S Gurumurthy, the non-official part-time director of Reserve Bank of India has sent a legal notice to the ‘liberal’ mouthpiece, ‘The Economist’ for publishing defamatory content. The international magazine published an article in print and web edition on November 24th, 2018 about Gurumurthy with the title “The person who is doing most to undermine the Reserve Bank of India”. The article claimed that “Other than Narendra Modi, the prime minister, he is perhaps the man India’s liberal economists most fear.”
— S Gurumurthy (@sgurumurthy) January 11, 2019
Gurumurthy has not been supportive towards the previous RBI policies like conservative regulation of banks, tough policy rate measures, and hoarding of excess capital. Born in Tamil Nadu, Gurumurthy is a prolific commentator on economic and financial issues. He is also the editor of Tamil magazine Thuglak and co-convener of Swadeshi jagaran manch, an economic nationalist organization which supports swadeshi ideas.
The article quoted Mohan Guruswamy, a former government economist “He’s really a fixer, he gets things done in Delhi.” The article noted that Gurumurthy is “doing the most to undermine the RBI.” “Plenty of people think that advice is taken extremely seriously, especially by Mr Modi, who shares his background in the rss,” the article claimed further.
Gurumurthy has asked The Economist to unconditionally apologize for the unverified claims made in the article. He has also notified the magazine to take corrective measures within the next two issues of the magazine or be ready to risk civil and criminal proceedings.
Gurumurthy has been a vocal supporter of demonetization and called it a fundamental corrective to the economy much like liberalization of the 1990s. According to him one of the main aims of demonetization was to make India a welfare state by attacking black money. “The nation owes a standing ovation to the Prime Minister for taking this unprecedented and high-risk political decision which is a game-changing multi-dimensional effort to take on corruption, black money, protect national security and prevent capital flight out of the nation by hawala”, wrote Gurumurthy in The New Indian Express. He is an ardent supporter of Micro-Units Development and Refinance Agency Bank (or MUDRA Bank) for aiding entrepreneurship in the MSME sector.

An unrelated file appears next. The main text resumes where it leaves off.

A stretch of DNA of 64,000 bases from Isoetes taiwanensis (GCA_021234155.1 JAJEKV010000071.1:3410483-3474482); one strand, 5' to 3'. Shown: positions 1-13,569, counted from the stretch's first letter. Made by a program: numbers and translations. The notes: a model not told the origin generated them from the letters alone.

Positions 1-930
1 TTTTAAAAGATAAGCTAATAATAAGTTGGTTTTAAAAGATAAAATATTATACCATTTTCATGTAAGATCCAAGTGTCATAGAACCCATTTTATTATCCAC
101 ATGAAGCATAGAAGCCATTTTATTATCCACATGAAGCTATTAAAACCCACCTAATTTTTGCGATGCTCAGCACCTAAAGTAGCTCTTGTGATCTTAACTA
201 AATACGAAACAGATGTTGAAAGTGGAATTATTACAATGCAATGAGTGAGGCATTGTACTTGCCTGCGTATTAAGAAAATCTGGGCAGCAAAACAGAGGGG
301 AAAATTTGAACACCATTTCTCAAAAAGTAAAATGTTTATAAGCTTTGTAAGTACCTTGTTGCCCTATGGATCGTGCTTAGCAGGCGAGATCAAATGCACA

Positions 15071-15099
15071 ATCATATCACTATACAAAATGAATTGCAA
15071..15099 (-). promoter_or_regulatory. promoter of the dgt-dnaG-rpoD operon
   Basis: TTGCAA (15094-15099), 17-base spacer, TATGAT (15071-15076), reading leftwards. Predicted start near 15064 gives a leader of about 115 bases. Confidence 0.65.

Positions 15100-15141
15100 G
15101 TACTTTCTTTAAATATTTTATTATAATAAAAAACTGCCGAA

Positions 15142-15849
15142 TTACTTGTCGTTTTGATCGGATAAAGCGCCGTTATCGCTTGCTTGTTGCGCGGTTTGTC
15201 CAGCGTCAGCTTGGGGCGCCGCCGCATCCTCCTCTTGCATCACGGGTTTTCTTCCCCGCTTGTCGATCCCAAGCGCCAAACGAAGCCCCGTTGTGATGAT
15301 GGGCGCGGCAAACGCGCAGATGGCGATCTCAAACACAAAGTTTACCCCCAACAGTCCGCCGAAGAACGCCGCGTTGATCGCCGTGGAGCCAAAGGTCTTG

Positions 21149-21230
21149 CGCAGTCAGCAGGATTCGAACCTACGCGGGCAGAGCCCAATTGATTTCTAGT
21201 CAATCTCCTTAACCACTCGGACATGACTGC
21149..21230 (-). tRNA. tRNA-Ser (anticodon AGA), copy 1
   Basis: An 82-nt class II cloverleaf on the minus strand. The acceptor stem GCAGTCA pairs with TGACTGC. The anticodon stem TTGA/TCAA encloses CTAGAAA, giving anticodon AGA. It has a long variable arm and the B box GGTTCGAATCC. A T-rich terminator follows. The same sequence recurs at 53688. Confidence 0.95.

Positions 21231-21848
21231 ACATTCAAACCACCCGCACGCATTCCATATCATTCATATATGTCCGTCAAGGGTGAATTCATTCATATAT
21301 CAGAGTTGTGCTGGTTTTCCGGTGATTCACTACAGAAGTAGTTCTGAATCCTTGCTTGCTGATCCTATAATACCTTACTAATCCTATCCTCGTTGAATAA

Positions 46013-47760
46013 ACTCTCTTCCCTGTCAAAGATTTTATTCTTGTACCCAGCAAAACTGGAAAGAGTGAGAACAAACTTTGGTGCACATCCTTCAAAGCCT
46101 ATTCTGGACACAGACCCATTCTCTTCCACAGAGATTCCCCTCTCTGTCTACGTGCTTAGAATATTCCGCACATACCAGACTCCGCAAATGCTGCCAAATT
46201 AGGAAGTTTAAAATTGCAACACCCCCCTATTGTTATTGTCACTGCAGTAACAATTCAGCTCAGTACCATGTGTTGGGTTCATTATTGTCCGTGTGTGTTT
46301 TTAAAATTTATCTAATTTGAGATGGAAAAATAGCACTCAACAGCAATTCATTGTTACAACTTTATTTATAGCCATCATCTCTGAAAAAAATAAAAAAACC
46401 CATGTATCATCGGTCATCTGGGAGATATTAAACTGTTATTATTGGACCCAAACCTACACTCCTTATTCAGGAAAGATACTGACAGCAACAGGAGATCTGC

In the article, he further wrote, “When the Modi government came it realized that it could not generate jobs unless it funded the 58 million unfunded unorganized businesses which needed a capital of Rs 12 lakh crore — of which just 4 per cent was provided by banks. The government decided on a new financial architecture, the MUDRA bank, on the lines of the National Housing Bank, to focus on them and fund them. But Rajan’s RBI stonewalled it, saying it would lead to regulatory arbitrage — meaning seeking to profit between two regimes — and systemic risk”. He also criticized the RBI for not using its reserves to help recapitalize banks and opposed the privatization of public sector banks.
Gurumurthy is an independent economic thinker with unorthodox economic ideas and he is expected to bring some fresh thoughts to the environment of RBI. It seems the liberal mouthpiece did not like the appointment of Gurumurthy and wrote critical articles about him. The RBI central board has both official and non-official directors. The official directors which include the governor and the deputy governor hold the real power and are responsible for the entire decision making. The RBI Act allows ten directors nominated by the government in the central board which is primarily a forum of discussion and not decision making. Therefore his role is very limited in the decision making of RBI but it seems liberal mouthpiece like ‘The Economist’ is not open to diverging views.